He's not much of a facilitator on pick and rolls, mostly looking to score off the dribble. This isn't something he's great at, because Rozier's a streaky shooter. If the Wizards' defense lets him get comfortable early and some of his pull-up jumpers fall, he could be in line for a 25-plus point night. 

Miles Bridges

Bridges may not be the most polished offensive player yet, scoring most of his points off of activity and athleticism around the rim, but that's the kind of player who could go off against a defense like the Wizards.

He's shooting a modest 36 percent from three on 4.4 attempts per game, so there's not much of an upside to playing off of him to keep the second-year wing out of the paint. The key will be making sure he's accounted for on the offensive glass and getting back on defense after misses to limit transition opportunities. 

Similarly to Rozier, the Wizards need to be mindful not to let Bridges get going early on. If they can keep both out of rhythm early, Washington shouldn't have a tough time with these Hornets. 

Expectations were low coming into the year for the Wizards and seemingly fell even harder after the team limped out to a 2-7 start. However, it's clear this team can score against anyone and if they decide to play even a lick of defense on Friday, they should walk out with a relatively easy win. 

The Wizards and Hornets tip-off Friday night at 7 p.m. EST on NBC Sports Washington.

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Bradley Beal, Rui Hachimura get a boost on their NBA 2K20 ratings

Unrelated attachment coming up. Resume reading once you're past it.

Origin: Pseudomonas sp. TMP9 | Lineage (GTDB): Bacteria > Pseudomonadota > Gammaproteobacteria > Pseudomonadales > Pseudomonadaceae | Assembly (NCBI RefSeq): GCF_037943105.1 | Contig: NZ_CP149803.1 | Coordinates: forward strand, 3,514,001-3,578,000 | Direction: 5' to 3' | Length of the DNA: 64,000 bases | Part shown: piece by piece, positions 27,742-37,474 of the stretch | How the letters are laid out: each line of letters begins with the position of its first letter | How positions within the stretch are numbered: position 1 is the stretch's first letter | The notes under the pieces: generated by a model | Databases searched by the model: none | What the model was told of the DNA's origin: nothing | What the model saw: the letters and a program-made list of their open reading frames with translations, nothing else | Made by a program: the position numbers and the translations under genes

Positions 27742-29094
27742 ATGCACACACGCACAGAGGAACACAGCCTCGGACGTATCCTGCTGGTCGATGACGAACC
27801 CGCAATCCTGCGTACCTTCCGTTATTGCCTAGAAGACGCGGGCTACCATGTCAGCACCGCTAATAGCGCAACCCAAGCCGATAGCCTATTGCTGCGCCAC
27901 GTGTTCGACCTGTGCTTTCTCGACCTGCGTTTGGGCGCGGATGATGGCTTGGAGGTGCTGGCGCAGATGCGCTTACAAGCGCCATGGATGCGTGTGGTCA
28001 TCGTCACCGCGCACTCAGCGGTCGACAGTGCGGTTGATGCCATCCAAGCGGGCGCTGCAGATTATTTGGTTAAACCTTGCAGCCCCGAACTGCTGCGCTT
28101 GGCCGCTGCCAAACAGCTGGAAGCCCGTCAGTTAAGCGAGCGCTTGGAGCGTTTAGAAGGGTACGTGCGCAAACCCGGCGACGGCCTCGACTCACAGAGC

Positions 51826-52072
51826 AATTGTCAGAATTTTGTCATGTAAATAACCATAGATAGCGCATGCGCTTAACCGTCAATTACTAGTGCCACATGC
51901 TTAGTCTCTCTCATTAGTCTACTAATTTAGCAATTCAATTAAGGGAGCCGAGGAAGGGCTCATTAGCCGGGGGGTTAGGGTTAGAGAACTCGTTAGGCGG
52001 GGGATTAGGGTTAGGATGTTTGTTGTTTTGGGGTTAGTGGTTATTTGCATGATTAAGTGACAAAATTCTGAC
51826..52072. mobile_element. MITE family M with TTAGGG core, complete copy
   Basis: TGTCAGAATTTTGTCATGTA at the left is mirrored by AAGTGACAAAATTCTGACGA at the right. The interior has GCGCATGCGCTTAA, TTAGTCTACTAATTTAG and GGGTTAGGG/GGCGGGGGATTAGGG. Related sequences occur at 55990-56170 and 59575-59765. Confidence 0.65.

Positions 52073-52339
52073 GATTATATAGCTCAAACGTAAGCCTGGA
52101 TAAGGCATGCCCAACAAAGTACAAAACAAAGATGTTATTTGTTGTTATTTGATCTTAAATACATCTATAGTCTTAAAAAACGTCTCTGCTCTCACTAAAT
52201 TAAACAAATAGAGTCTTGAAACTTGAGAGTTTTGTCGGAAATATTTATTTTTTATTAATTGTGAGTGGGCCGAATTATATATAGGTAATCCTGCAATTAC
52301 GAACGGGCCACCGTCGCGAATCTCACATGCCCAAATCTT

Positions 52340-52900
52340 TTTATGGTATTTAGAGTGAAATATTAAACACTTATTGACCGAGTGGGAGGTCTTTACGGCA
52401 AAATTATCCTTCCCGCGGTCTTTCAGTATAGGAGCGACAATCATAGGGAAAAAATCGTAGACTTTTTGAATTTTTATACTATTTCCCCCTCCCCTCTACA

Bradley Beal, Rui Hachimura get a boost on their NBA 2K20 ratings

Bradley Beal is lighting up every defense he plays against and NBA 2K20 has taken notice. Though his rating still isn't as high as it should be. 

The Wizards play the Hornets on Friday at 7 p.m. EST on NBC Sports Washington.

Beal came into the season with an underwhelming 87 overall rating, and after averaging over 30 points per game over the first 12 games of the season, 2K decided to bump him up to 89 overall

Other rating changes included Luka Doncic going from a 90 to a 93, Andrew Wiggins humping from 80 to 84, and Joel Embiid and Kyrie Irving each experiencing a drop from 92 to 91. 

Beal has one of the biggest jumps of the batch here, but let's be honest, he should be at least a 90 overall. 

He's leading the most prolific offense in the NBA, putting up career-high scoring numbers on uncharacteristically low shooting percentages and is well on his way to an All-NBA selection. He deserves a spot amongst the NBA's elite. 

Also, Rui Hachimura, who entered the season with a 76 got a small bump to 77 overall. He's started the season strong as one of the leading scorers among all rookies at 13.3 points per game and is starting to prove he's a building block for the Wizards. 

There's plenty of time for Beal and Hachimura to get another boost before the season ends, so if they continue to play the way they have to start the year, Wizards fans should expect Beal in 90s and Hachimura in the 80s before long.